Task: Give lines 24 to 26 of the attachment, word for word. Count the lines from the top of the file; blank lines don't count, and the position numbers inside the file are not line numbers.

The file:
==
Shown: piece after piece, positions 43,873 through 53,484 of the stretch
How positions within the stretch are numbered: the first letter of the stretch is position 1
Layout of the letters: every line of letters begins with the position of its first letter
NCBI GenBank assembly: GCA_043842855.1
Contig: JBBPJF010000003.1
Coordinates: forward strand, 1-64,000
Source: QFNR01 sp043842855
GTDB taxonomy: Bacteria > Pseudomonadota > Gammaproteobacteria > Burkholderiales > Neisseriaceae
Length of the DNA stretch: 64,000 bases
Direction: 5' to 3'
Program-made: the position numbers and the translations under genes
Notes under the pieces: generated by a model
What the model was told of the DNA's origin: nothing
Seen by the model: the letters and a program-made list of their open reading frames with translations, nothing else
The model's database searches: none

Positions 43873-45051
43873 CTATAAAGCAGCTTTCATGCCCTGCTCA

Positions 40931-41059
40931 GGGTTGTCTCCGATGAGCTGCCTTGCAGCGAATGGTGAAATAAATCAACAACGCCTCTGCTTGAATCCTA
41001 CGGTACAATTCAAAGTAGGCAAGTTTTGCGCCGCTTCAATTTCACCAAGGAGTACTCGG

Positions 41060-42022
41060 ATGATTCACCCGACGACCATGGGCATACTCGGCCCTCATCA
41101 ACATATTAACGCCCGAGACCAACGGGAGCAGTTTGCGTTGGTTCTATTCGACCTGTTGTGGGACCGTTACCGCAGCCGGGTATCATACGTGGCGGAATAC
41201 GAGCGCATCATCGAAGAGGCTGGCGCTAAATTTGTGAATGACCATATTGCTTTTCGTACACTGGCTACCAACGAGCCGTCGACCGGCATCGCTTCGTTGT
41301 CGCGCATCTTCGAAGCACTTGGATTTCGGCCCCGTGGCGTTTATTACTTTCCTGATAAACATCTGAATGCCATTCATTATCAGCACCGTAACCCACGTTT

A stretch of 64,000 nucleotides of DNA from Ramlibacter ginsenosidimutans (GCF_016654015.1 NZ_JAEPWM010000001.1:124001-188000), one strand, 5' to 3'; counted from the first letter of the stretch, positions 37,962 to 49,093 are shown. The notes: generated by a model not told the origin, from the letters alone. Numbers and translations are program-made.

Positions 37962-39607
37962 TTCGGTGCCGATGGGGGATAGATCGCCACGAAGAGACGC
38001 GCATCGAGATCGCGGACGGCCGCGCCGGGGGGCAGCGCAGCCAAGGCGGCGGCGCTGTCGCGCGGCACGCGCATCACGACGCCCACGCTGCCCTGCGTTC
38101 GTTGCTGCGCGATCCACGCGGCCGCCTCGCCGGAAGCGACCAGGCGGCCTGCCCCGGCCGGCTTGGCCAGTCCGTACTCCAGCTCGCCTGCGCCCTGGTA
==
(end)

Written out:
41201 GAGCGCATCATCGAAGAGGCTGGCGCTAAATTTGTGAATGACCATATTGCTTTTCGTACACTGGCTACCAACGAGCCGTCGACCGGCATCGCTTCGTTGT
41301 CGCGCATCTTCGAAGCACTTGGATTTCGGCCCCGTGGCGTTTATTACTTTCCTGATAAACATCTGAATGCCATTCATTATCAGCACCGTAACCCACGTTT

A stretch of 64,000 nucleotides of DNA from Ramlibacter ginsenosidimutans (GCF_016654015.1 NZ_JAEPWM010000001.1:124001-188000), one strand, 5' to 3'; counted from the first letter of the stretch, positions 37,962 to 49,093 are shown. The notes: generated by a model not told the origin, from the letters alone. Numbers and translations are program-made.